Tuesday, April 6, 2010

The More Things Stay the Same, the More Things Change

While media consolidation is monopolizing mainstream media, many journalists and media makers are embarking upon new venues in which to foster the art of communication.

Latinitas Magazine is a non-profit organization based in Austin, Texas whose mission is to empower Latina youth through media and technology. They are one of the first bilingual digital magazines made for and by young Latinas. The young women are involved in the publication process and are encouraged to develop their own media. The organization features two magazines, one for teens and the other for girls. Additionally, the organization offers after school programs, fun-girl camps, mentor projects and workshops focused on media that are geared specifically for young girls and adolescents.

In developing new ways to expand the art of communication, women are capable of buffering the impact and effect that the commercially based media may have on young women. Awareness regarding the issues and differences in salary scales, caused by gender, may help young women to later develop into constituents who set in motion the changes that are required to balance out the discrepancies women face in the work force today.
The internet has provided us with ways to share information that allow for diversification. Because of this, many people today do not solely rely on the six major media conglomerates for information. As traditional media becomes less diversified and more exclusionary, the need for non-commercialized information and quality discourse increases exponentially. In this realm, women have the potential to change the historical disparities that women have had to contend with thus far.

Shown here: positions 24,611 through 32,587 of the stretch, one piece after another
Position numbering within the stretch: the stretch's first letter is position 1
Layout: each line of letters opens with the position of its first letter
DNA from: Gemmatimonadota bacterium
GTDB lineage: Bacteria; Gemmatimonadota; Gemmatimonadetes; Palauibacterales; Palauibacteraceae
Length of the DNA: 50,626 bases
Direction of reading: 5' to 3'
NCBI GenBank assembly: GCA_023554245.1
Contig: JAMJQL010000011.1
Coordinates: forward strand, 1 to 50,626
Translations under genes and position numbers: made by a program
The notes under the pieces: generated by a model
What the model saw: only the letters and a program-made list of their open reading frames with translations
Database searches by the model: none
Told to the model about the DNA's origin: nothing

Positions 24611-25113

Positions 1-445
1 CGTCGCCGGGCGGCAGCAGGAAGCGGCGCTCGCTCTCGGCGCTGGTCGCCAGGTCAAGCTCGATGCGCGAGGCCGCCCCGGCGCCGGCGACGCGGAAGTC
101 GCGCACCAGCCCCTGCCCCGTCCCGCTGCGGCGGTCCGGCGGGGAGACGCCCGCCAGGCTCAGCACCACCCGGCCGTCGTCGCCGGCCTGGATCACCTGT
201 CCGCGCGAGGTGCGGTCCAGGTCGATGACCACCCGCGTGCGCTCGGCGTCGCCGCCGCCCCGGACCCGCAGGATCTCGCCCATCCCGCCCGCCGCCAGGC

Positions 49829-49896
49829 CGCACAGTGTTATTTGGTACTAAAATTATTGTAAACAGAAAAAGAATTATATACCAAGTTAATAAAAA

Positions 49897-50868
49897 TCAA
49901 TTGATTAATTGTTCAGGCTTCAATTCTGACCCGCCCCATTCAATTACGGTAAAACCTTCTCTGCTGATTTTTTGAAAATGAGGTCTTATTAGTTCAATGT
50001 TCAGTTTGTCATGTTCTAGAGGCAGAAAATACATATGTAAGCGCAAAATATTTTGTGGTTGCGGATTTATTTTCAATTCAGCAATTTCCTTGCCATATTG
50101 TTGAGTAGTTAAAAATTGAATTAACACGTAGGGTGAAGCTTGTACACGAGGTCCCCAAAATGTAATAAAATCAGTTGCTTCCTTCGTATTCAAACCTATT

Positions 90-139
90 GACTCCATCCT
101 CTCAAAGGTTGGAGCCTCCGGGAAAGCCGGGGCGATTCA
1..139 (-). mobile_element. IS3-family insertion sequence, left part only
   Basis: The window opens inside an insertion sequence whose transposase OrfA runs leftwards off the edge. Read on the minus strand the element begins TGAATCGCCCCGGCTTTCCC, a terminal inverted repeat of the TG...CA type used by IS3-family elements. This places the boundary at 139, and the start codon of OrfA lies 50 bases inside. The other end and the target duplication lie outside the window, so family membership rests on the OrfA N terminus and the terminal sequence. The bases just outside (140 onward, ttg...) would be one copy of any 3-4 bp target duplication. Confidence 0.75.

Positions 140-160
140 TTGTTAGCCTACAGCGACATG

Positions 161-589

The fact that women own less than five percent of television stations, six percent of radio stations and three percent of decision making positions within the media industry is quite disheartening; this is especially so if the ratio of women in the United States is 51 percent (Jenkins, February 2007, womensmediacenter.com). This fact lends itself to a bigger issue overall – the lack of women in decision making positions in all areas of business and government throughout the country. According to research conducted by the Institute for Women’s Policy Research, women only earn more than men in five out of more than 500 occupational categories tracked by the Bureau of Labor Statistics (“Gender Pay, Discrepancy Down,” Mantell, April 2009, MarketWatch – WSJ.com). "Women in some highly paid professions--such as law--stand to lose $2 million or more in full-time careers." ("Wage Gap Study Arrives in Time for Equal Pay Day," Soquel, April 2009, WomensENews.org).

The battle between the sexes is a weary one, and one that may have to be approached from a different perspective. The growth of our economy and our development as a human race is contingent upon the fact that PEOPLE must work TOGETHER – both men and women alike and for salaries reflect their abilities to do their respective jobs.

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